Ashton Word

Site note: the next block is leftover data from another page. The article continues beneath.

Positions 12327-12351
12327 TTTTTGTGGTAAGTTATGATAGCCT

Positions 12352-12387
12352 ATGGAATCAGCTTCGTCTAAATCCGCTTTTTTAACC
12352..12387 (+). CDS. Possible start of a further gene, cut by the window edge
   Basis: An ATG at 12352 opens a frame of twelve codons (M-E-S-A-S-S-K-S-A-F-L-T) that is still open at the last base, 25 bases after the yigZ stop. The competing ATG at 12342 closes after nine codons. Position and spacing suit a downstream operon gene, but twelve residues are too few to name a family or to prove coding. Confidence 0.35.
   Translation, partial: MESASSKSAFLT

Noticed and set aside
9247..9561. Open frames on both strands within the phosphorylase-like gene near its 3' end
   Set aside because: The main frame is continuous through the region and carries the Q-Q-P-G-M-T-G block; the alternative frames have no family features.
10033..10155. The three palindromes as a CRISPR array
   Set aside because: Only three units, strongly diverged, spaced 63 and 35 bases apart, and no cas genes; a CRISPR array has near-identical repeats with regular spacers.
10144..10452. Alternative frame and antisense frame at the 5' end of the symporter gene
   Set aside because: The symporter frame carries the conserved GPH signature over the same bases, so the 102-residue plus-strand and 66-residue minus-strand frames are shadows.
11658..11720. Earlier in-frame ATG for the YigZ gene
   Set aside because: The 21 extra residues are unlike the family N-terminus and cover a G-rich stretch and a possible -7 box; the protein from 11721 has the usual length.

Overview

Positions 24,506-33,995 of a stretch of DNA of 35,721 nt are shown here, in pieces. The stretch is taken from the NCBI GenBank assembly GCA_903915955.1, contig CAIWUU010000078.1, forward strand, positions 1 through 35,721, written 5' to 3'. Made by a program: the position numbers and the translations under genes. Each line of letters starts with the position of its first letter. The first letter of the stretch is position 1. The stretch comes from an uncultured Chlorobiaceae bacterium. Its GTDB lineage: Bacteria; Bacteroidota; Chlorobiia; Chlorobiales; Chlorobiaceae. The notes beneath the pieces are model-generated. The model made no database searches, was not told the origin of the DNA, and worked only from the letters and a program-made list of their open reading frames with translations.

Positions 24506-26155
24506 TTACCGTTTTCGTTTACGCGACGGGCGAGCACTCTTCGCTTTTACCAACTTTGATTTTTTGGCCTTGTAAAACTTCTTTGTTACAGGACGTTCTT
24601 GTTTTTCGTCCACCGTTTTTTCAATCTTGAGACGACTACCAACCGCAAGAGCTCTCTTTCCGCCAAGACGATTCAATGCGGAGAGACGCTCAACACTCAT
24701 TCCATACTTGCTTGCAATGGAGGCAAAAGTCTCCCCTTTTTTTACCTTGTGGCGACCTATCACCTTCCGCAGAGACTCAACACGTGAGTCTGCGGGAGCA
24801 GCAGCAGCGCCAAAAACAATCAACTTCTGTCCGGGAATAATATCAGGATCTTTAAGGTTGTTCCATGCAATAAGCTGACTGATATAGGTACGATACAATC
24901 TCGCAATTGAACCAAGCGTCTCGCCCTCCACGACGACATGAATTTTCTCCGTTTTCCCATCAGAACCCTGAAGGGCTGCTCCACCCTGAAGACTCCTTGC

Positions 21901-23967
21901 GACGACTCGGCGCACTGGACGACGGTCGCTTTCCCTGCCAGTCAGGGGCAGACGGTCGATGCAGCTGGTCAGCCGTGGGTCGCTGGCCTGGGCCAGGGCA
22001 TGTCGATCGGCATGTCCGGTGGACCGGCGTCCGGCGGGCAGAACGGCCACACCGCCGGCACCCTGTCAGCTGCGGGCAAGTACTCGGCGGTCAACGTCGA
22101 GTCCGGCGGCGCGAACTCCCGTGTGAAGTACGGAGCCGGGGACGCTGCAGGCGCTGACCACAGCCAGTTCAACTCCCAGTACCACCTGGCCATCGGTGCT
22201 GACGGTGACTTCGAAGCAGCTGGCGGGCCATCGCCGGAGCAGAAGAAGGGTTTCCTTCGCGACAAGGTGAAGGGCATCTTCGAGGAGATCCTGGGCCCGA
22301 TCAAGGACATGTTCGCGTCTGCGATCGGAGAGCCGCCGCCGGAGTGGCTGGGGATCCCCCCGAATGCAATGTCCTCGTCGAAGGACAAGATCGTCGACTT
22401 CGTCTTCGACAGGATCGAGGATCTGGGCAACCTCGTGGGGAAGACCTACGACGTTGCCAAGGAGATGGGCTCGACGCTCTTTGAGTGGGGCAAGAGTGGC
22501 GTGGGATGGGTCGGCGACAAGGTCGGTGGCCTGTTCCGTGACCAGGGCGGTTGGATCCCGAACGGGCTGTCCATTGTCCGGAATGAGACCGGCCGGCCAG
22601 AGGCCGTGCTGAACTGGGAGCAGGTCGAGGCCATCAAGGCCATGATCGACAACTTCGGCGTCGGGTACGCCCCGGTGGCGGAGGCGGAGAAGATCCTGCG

The paper examines democracy and secularism in Malaysia, a state rooted in Islam, and how it has been implemented in a country with a majority Muslim population. It briefly outlines how Islam was brought to the region and how British colonialism was able to implement secularism and democratic practices in such a way that religion was not wholeheartedly erased. Indeed, peaceful decolonization combined with a history of accommodating elites, served to promote a newly independent Malaysia, to create a constitutional democracy which declares Islam as the religion of the Federation and simultaneously religious freedom. Despite the constitution, UMNO, Malaysia’s ruling party for 61 years, managed to cap democracy through a variety of methods, including enraging ethnic tensions and checking electoral competitiveness. Growing public discontent from such actions resulted in Islamic Revivalist movements and an increased Islamization at the expense of secular values. UMNO’s 2018 electoral loss to PH suggests a new commitment to democracy and reform which if carried out will likely result in a return to secular norms with Islamic elements that still maintain religious freedom rights and democratic practices which over the last two decades have been called into question.